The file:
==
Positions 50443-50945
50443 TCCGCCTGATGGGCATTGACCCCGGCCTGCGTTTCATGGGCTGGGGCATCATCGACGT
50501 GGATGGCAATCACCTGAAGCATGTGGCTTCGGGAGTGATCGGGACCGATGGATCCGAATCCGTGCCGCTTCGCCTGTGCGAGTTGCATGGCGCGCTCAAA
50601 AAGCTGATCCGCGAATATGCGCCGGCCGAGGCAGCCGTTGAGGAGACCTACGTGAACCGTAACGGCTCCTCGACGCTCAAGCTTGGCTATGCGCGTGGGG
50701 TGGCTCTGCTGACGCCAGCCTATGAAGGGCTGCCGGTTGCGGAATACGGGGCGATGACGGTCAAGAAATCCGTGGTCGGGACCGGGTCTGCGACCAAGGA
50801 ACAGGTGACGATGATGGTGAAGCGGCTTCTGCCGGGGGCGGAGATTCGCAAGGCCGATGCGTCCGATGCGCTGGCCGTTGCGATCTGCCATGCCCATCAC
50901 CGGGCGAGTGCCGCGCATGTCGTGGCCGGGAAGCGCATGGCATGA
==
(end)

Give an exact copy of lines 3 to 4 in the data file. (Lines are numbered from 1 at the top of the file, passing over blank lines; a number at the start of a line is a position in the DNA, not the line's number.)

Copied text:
50501 GGATGGCAATCACCTGAAGCATGTGGCTTCGGGAGTGATCGGGACCGATGGATCCGAATCCGTGCCGCTTCGCCTGTGCGAGTTGCATGGCGCGCTCAAA
50601 AAGCTGATCCGCGAATATGCGCCGGCCGAGGCAGCCGTTGAGGAGACCTACGTGAACCGTAACGGCTCCTCGACGCTCAAGCTTGGCTATGCGCGTGGGG